Gun control protest: Homestead students to walk out of class March 14 ahead of national rally

MEQUON -- Students in Mequon are planning to take action to raise awareness of gun control issues after the school shooting in Parkland, Fla. on Feb. 14.

Homestead High School students plan to walk out of school for 17 minutes on March 14. That's one minute for each of the victims of the Parkland school shooting, one month after the tragedy.

The Homestead group is part of the national "March For Our Lives." The student-based organization is organizing marches throughout the country on Saturday, March 24.

"Yeah, I think our district has been incredibly supportive so far," said Sophia Zhang, Homestead student.

"There should be no more of these atrocities that are happening in our high schools. We should not be afraid to go to a high school," said Leianna Stanton, freshman at Marquette University.

Students in Mequon, Milwaukee, other areas in SE WI and across the country will take part in these protests. The larger rally on March 24 in Milwaukee will mimic a "March For Our Lives" event in Washington, D.C.

SILVER SPRING, MD - FEBRUARY 21: Students from Montgomery Blair High School march down Colesville Road in support of gun reform legislation February 21, 2018 in Silver Spring, Maryland. In the wake of last week's shooting in Parkland, Florida, where 17 people were killed, the students planned to take public transportation to the U.S. Capitol to hold a rally demanding legislation to curb gun violence in schools. (Photo by Win McNamee/Getty Images)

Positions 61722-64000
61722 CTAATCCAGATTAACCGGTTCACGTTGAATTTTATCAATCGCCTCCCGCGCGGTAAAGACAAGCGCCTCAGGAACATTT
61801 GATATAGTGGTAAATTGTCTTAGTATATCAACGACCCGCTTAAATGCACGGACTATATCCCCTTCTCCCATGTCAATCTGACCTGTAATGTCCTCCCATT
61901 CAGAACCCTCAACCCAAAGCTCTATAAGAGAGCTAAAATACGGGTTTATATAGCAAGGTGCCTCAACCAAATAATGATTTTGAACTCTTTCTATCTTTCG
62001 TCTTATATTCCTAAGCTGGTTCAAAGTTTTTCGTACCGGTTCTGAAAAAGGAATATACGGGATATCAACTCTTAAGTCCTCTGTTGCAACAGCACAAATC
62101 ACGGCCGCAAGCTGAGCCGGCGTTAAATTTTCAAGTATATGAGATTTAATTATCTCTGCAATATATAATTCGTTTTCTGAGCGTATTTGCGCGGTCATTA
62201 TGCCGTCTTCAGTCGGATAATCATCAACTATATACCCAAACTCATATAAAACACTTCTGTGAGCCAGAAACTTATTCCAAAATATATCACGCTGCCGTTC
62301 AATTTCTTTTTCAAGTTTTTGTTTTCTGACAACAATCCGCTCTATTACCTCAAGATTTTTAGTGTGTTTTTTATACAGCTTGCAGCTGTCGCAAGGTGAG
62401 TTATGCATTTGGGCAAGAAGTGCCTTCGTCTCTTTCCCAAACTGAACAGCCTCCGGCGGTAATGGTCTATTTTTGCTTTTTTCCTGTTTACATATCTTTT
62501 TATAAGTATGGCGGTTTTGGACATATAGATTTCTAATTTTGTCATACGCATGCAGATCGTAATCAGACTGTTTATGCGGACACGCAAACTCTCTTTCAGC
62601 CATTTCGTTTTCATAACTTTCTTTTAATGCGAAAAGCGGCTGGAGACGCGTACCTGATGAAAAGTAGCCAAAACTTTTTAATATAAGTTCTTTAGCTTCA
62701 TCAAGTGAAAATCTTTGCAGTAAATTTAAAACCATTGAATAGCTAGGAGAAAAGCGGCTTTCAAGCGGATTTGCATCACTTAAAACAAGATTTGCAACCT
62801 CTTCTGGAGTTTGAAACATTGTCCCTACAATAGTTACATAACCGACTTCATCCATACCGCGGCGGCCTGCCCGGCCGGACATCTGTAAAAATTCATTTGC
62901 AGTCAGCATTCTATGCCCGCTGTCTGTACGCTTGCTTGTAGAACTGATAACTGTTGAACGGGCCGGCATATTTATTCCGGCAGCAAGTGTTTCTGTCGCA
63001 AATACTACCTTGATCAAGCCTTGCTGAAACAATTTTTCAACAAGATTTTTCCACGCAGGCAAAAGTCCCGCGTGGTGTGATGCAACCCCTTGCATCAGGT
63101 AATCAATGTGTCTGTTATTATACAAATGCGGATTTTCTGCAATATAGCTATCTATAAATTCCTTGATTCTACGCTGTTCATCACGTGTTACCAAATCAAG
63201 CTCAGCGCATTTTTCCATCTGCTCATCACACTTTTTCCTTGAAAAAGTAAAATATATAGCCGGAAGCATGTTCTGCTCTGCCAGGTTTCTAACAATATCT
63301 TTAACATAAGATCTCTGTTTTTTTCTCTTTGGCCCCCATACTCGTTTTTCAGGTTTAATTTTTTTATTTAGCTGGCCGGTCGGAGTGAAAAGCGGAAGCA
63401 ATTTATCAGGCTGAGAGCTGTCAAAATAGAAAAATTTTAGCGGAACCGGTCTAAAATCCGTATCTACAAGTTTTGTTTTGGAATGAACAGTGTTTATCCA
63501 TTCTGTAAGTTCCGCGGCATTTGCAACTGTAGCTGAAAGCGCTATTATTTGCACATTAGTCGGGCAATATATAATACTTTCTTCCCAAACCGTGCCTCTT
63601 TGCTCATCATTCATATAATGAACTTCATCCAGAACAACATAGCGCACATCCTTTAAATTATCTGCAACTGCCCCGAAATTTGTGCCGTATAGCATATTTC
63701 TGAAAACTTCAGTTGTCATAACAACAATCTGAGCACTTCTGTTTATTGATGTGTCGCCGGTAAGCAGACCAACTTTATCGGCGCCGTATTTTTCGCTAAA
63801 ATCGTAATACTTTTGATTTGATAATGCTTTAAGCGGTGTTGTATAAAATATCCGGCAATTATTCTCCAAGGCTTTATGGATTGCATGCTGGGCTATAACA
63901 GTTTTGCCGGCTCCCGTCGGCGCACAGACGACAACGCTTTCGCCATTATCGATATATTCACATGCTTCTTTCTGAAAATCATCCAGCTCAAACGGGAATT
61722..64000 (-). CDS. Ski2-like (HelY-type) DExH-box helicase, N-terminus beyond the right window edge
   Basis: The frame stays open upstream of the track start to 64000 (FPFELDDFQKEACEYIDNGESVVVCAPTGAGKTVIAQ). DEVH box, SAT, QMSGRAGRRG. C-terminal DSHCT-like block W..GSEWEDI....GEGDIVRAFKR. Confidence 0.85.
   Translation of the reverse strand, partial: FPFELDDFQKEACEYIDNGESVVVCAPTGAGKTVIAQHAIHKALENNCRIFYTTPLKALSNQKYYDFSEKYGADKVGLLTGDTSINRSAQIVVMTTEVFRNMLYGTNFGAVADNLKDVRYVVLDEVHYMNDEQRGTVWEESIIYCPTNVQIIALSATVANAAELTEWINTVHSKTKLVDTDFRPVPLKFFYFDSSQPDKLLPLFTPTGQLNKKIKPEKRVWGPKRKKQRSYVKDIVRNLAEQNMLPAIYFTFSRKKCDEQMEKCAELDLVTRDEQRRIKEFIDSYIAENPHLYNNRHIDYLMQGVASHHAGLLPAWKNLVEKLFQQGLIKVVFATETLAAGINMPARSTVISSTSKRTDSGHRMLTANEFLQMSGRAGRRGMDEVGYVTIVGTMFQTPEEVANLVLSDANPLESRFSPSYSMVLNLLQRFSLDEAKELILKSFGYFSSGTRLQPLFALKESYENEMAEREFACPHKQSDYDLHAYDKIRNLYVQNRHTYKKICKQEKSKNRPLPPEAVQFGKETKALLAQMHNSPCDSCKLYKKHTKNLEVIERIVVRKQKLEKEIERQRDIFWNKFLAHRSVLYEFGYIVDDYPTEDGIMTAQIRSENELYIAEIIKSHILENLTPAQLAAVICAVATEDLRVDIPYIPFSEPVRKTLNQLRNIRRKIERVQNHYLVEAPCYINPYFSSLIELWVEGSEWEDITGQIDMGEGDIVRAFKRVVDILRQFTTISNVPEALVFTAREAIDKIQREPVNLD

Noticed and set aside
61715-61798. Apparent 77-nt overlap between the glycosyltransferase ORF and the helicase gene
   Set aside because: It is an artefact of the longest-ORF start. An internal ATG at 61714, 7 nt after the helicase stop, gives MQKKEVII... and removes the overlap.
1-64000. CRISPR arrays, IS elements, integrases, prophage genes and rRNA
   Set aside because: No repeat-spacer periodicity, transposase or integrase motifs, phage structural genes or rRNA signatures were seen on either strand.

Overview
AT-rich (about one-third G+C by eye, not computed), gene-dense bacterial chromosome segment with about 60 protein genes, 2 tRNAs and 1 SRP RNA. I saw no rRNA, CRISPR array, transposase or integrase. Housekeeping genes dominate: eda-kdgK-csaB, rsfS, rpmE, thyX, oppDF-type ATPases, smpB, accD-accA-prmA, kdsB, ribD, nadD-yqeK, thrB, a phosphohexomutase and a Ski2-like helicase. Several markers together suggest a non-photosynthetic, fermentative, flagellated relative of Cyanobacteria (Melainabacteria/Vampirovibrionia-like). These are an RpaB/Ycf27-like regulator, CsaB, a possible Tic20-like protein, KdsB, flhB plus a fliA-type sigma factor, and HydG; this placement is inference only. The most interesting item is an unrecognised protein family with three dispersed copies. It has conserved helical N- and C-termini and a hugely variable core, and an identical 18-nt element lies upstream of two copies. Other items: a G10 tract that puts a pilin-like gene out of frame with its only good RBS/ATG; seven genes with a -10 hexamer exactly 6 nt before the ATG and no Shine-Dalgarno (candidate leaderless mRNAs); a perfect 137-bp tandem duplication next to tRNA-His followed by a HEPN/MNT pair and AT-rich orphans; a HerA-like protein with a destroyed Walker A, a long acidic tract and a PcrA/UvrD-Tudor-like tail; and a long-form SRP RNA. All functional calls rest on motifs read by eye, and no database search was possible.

Locally, students plan on starting their march at the Milwaukee County Courthouse at 10 a.m. and walk from there to City Hall.

Additionally, the Mequon-Thiensville School District is preparing for the school walkout on March 14. A spokeswoman said students won't face disciplinary actions if they are only out of class for those 17 minutes.

Students are calling for tougher background checks and said they want lawmakers who take money from the NRA to be shamed, but gun rights advocates say this is an issue that could take rights away from law-abiding citizens and they question why we should be listening to students who aren't even old enough to vote.

James Fendry

"We can understand why people who know very little about the issue can draw conclusions that are inaccurate. As far as the kids are involved, it's always a bad idea that we could set national policy upon the opinions of people who are still in high school. There isn't much you can do about making the background check any stronger. (Bump stocks) are a little bit faster than if you just used your trigger finger alone, but not that much faster," James Fendry with the Wisconsin Pro Gun Movement said.

"I demand that our federal, state and local politicians put forth more of an effort in putting forth bills banning assault rifles. Not just putting them forth, but passing them," said Reed.

Students are planning an organizational meeting Wednesday night at Bounce Milwaukee to discuss plans for the March 24 rally. They said a big component will be pre-registering students who are 17 to vote. They said if elected officials won't act, they'll vote them out once they can enter the voting booth.

PARKLAND, FL - FEBRUARY 20: Some of the hundreds of West Boca High School students arrive at Marjory Stoneman Douglas High School after they walked there in honor of the 17 students shot dead last week on February 20, 2018 in Parkland, Florida. Police arrested 19-year-old former student Nikolas Cruz for killing 17 people at the high school. (Photo by Joe Raedle/Getty Images)

"They should do something about the guns that are being allowed in our community and in our state," said Reed.